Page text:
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Exhibition at Groeningemuseum focuses on Jan van Eyck's Bruges period
Queen Mathilde of Belgium poses during a royal visit to the 'Van Eyck in Bruges' exhibition at the Groeningemuseum in Bruges, on June 16, 2020. DIRK WAEM / BELGA / AFP.



BRUGES.- By means of archive documents and recent research results, this exhibition sheds new light on the intriguing life and work of the famous Flemish primitive Jan van Eyck.

EXHIBITION
Musea Brugge holds two of Jan Van Eyck’s most famous works in its collection: 'Madonna with Canon Joris van der Paele' and 'Portrait of Margareta van Eyck'. Moreover, Musea Brugge recently acquired a 'Virgin with Child in an Interior', painted by a follower of Van Eyck. To mark the Van Eyck Year 2020, these three works have been brought together in this exhibition.

Recent research results, re-examined archival documents, and an intriguing archaeological find shed new light on the life and world of Jan Van Eyck in the fifteenth century. Furthermore, thanks to infrared reflectograms and macro XRF images, you can also see the composition of the paint layers and the first drawing on the panel, allowing you to discover more about the painter’s working methods.

Van Eyck cut a striking figure in lively, medieval Bruges. He was a famous painter of high repute and one of the first artists to actually sign his work. In this exhibition, you see Van Eyck, his oeuvre and his clients through the eyes of a contemporary.

WHO WAS JAN VAN EYCK?
Jan van Eyck remains the undisputed master of the Flemish Primitives. He was one of the founders of Flemish painting in the fifteenth and sixteenth centuries who, with his unique style and innovative use of oil painting techniques, brought about a total revolution in European art. With brush and oil paint he achieved breathtaking results. His detailed realism has an irresistible appeal.

Van Eyck was born in around 1390, probably in Maaseik in the county of Loon. He probably learned his trade as a painter amongst the highly-skilled artisans in Maasland, within the former Prince-Bishopric of Liège.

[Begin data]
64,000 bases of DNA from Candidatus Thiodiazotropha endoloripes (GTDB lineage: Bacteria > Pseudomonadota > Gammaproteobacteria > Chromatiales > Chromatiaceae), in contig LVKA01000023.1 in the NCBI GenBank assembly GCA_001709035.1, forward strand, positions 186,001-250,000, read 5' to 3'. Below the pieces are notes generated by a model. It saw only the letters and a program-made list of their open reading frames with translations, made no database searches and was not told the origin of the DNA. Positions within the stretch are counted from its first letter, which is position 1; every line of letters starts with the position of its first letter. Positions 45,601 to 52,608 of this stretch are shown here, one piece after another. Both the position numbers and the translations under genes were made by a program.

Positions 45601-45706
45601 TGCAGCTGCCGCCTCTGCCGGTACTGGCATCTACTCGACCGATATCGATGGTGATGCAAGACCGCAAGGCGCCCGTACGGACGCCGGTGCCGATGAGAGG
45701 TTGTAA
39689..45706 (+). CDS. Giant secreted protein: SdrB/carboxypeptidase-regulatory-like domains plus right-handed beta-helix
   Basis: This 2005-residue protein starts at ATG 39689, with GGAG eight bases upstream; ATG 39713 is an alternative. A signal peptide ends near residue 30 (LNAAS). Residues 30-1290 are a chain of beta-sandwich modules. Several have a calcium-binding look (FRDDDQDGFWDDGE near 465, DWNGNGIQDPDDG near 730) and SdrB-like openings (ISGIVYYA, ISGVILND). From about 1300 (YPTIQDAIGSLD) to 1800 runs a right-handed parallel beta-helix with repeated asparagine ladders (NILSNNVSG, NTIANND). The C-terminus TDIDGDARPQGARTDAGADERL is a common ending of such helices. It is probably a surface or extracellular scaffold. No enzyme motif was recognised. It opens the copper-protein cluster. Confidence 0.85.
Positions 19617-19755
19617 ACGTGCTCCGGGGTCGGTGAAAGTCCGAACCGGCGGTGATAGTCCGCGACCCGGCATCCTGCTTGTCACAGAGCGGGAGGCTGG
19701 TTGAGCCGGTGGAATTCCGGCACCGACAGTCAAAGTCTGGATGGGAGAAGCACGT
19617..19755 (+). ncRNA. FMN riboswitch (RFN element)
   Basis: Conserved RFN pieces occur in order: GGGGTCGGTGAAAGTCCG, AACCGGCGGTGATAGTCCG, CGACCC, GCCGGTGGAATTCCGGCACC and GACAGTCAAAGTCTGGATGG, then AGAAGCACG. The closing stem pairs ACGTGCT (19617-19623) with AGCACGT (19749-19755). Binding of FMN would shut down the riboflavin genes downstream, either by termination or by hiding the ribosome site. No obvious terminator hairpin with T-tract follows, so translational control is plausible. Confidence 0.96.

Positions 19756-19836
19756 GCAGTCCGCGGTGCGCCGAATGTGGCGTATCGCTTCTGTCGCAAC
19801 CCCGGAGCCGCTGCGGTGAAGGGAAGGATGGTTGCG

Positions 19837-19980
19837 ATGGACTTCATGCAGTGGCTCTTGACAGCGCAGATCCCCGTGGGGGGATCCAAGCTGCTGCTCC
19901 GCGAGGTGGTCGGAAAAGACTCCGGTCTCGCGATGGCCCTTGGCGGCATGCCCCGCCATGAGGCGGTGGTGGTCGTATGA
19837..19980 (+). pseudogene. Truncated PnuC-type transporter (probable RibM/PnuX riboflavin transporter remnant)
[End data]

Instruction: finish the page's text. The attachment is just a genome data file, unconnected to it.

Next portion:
After working for several years in the Northern Netherlands, he first appeared in Bruges in 1425. He became court painter to the Burgundian duke, Philip the Good. In around 1431, he purchased a house in the city, which probably also contained his studio. It is no coincidence that his house was located on what is now Gouden Handstraat, in the midst of rich merchants and large inns, close to his potential clients. Until his death in 1441, this is where he painted his famous portraits and panels, perhaps even parts of The Ghent Altarpiece.

BRUGES, MEDIEVAL TRADING METROPOLIS
In the fifteenth century, Bruges was undoubtedly one of the most important cities in Europe, a vibrant trading metropolis famous for producing luxury goods such as illuminated manuscripts, works in precious metals and panel paintings. Merchants from all four corners of the globe would sojourn here. The local and international elite, including rich clerics, liked to emphasise their status by leading a life of luxury. It is not surprising, therefore, that a painter of Van Eyck’s renown chose to settle in the city. His studio was located in North-Western Europe’s most vibrant street.

What was life like in the medieval trading metropolis of Bruges, where Jan van Eyck lived? Jan Dumolyn, a historian and a senior lecturer at Ghent University, sketches a picture of the Bruges luxury market and of the city’s international allure.






THE PAINTER IN HIS STUDIO: THE PORTRAIT OF MARGARETA VAN EYCK
Little is known about Jan Van Eyck’s wife Margareta. He painted her in 1439, the earliest portrait of a bourgeois woman. It is believed that she continued to run her husband’s studio for several years after his death.

Van Eyck’s workplace captures our imagination. How did he work there? With whom? Recently, the base of a wine jug with remnants of paint was excavated from the site where his studio once stood. This perhaps reveals something about his actual working methods. Artists used shards such as this to hold the paint after mixing, in order to subsequently apply it to the panel.

The print by Johannes Stradanus that you see below is a sixteenth-century interpretation of what Van Eyck’s studio might have looked like in the fifteenth-century.



Nowadays, we can obtain more accurate information using the latest research techniques such as macro X-ray fluorescence imaging. Chemical elements in a painting are detected and then converted into images that are legible not only to chemists, but also to art historians.

Geert Van der Snickt, Professor at the University of Antwerp, explains how this enables us to ‘look over Jan van Eyck’s shoulder’ whilst he is at work.



CANON JORIS VAN DER PAELE, A VAIN CLIENT
Joris van der Paele was a man of considerable standing. He was born in Bruges into a reputed family of brokers, who for generations had occupied important ecclesiastical positions in the city and far beyond its confines. As a representative of the papal court, and probably also thanks to contacts at the Burgundian one, he grew extremely rich. In around 1430, the ailing Van der Paele felt that his end was nigh. He gathered some of his capital and commissioned Jan van Eyck to paint a striking memorial tableau: the famous painting 'Madonna with Canon Joris van der Paele'. This was his way of earning his place in heaven.

At first glance, you see a devoted servant of the Church in Van Eyck’s painting. Yet the work also tells another story, which is that of Van der Paele’s impressive career. Hendrik Callewier, Archivist and Head of the State Archives of Bruges and Kortrijk and Guest Professor at KU Leuven, sketches a portrait of this intriguing figure.












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